At Governor’s Awards, Alaska’s artists worry about Trump’s proposed cuts to the NEA

Gov. Bill Walker and almost a quarter of the Alaska Legislature attended Thursday night’s Governor’s Awards for the Arts and Humanities, but the most popular person might have been someone who wasn’t there — President Donald Trump.


As Alaska’s arts luminaries accepted the state’s top honors, speaker after speaker emphasized the importance of the arts and urged those in attendance to speak against cuts proposed to federally funded arts organizations.

“Don’t let that happen, and continue to support public funding for the arts at every level,” said Charlotte Fox, who accepted the Lifetime Achievement in the Arts award.

On the day before the inauguration, the federal government-focused newspaper The Hill reported that Trump staffers have outlined plans to eliminate or drastically cut support for the National Endowment for the Arts and National Endowment for the Humanities.

That plan is expected to follow a blueprint drawn up by the Heritage Foundation.

Rosita Worl of the Sealaska Heritage Institute referenced a “severe crisis” with regard to arts funding, and other speakers used words like “challenges” and “overcoming obstacles.”

Benjamin Brown, chairman of the Alaska State Council on the Arts, acknowledged that talking about arts funding in that audience was preaching to the choir, but that didn’t prevent others from alluding to the president’s planned cuts.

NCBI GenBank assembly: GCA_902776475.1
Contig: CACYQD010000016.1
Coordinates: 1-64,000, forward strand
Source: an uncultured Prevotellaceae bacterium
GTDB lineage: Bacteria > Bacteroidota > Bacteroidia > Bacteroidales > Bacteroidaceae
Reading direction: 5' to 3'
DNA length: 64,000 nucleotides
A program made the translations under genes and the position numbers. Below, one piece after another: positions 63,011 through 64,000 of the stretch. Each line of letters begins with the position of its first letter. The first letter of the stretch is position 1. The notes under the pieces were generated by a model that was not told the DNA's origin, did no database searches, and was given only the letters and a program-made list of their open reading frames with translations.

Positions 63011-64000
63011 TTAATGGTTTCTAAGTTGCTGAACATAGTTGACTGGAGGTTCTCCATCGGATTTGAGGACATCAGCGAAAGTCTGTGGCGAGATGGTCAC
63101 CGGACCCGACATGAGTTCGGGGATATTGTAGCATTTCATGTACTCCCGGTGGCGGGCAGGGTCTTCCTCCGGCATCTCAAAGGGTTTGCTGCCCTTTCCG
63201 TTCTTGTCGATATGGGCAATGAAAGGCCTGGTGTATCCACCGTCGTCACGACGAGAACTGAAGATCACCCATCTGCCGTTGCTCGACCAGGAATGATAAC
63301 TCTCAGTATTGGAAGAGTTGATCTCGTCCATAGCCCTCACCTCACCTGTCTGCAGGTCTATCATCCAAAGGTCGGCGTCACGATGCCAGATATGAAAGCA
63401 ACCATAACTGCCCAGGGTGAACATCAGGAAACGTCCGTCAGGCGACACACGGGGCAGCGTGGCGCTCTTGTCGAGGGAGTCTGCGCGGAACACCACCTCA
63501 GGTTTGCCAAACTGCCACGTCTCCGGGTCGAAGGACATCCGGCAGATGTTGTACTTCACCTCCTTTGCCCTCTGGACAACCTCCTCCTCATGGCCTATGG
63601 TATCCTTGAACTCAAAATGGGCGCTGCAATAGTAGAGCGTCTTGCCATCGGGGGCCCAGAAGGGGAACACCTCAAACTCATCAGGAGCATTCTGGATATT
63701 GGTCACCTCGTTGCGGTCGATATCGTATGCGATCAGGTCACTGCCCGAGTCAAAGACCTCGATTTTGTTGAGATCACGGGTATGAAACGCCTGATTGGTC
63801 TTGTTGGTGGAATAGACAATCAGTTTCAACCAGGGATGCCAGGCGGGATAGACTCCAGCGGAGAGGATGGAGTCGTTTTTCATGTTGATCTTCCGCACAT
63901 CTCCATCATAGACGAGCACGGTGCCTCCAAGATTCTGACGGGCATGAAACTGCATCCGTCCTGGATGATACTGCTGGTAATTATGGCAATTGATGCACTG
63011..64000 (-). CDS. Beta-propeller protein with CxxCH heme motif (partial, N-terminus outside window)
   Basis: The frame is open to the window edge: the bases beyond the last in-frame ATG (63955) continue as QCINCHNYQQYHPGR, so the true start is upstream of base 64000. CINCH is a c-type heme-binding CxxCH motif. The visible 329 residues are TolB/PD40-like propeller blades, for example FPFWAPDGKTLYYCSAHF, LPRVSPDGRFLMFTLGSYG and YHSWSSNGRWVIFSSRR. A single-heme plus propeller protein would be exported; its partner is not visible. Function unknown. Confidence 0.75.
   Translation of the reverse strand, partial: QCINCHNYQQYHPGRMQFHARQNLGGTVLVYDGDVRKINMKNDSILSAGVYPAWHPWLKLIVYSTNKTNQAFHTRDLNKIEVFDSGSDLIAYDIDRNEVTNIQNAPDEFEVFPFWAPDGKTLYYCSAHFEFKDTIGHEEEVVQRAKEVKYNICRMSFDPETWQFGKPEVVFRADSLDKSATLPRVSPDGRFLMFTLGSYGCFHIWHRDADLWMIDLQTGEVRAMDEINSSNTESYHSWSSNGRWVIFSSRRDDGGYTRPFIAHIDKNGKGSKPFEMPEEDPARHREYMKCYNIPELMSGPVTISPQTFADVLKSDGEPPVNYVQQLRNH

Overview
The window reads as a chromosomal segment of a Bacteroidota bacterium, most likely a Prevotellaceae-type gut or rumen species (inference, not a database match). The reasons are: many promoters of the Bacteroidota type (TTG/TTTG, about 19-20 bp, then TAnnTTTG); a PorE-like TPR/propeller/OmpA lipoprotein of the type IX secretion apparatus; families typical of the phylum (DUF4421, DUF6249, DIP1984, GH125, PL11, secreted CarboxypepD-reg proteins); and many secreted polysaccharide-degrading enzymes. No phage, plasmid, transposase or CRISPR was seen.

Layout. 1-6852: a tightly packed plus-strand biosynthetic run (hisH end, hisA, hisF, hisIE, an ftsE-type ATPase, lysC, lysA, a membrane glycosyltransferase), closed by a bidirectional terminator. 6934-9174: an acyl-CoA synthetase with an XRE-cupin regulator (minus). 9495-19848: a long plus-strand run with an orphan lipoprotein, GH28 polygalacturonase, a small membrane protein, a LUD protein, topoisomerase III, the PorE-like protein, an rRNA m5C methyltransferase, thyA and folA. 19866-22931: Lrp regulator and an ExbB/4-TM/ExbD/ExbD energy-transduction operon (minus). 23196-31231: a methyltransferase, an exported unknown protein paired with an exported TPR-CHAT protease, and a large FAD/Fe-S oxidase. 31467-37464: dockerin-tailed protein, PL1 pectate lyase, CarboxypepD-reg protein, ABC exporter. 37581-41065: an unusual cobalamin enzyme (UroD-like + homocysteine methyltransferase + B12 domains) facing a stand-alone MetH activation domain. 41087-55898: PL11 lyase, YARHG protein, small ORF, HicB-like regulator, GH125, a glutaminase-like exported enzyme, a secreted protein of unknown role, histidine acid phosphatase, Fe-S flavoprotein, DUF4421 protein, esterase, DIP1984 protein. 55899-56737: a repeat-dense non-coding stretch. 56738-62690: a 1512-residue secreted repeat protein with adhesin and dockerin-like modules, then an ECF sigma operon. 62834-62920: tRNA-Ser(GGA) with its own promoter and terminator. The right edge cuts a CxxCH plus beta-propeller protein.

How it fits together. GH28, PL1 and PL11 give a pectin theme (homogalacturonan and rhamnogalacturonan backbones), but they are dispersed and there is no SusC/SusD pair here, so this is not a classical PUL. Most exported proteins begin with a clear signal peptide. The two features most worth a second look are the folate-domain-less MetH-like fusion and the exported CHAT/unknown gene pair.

Discussions about the importance of funding the arts are a perennial topic at the Governor’s Awards, but those pleas this year had a different tone.

The emcee of the event, Ryan Conarro, set that tone early with inauguration-themed jokes about the size of the Thursday night crowd.

Gov. Bill Walker, who attended the inauguration, remarked to laughter, “I honestly would’ve counted if I’d known it was going to be a big deal.”

Haines writer Heather Lende, who received an award for distinguished service to the humanities, spoke about the importance of the arts: “People a thousand years from now must know we were more than what appeared in our headlines and our tweets.”

Award recipients

• Bob Banghart (Juneau), Distinguished Service to the Humanities [Read more here: Banghart wins Distinguished Service award]

• Heather Lende (Haines), Distinguished Service to the Humanities [Read more here: Haines non-fiction writer chosen for Distinguished Service to the Humanities]

• Shirley Mae Springer Staten (Anchorage)

• Robert Sparks (Kenai), Alaska Studies Educator of the Year

• Marilyn Davidson (Kodiak), Arts Education

• Kathleen Carlo Kendall (Fairbanks), Alaska Native Arts

• Lani Hotch (Klukwan), Arts Business Leadership [Read more here: Lani Hotch wins Arts Business Leadership award]

• Lance Petersen (Homer), Individual Artist

• Charlotte Fox (Anchorage), Lifetime Achievement in the Arts

• Ernestine Hayes (Juneau), Alaska State Writer Laureate [Read more here: Ernestine Hayes, Tlingit professor and writer from Juneau, selected as next Alaska State Writer Laureate]


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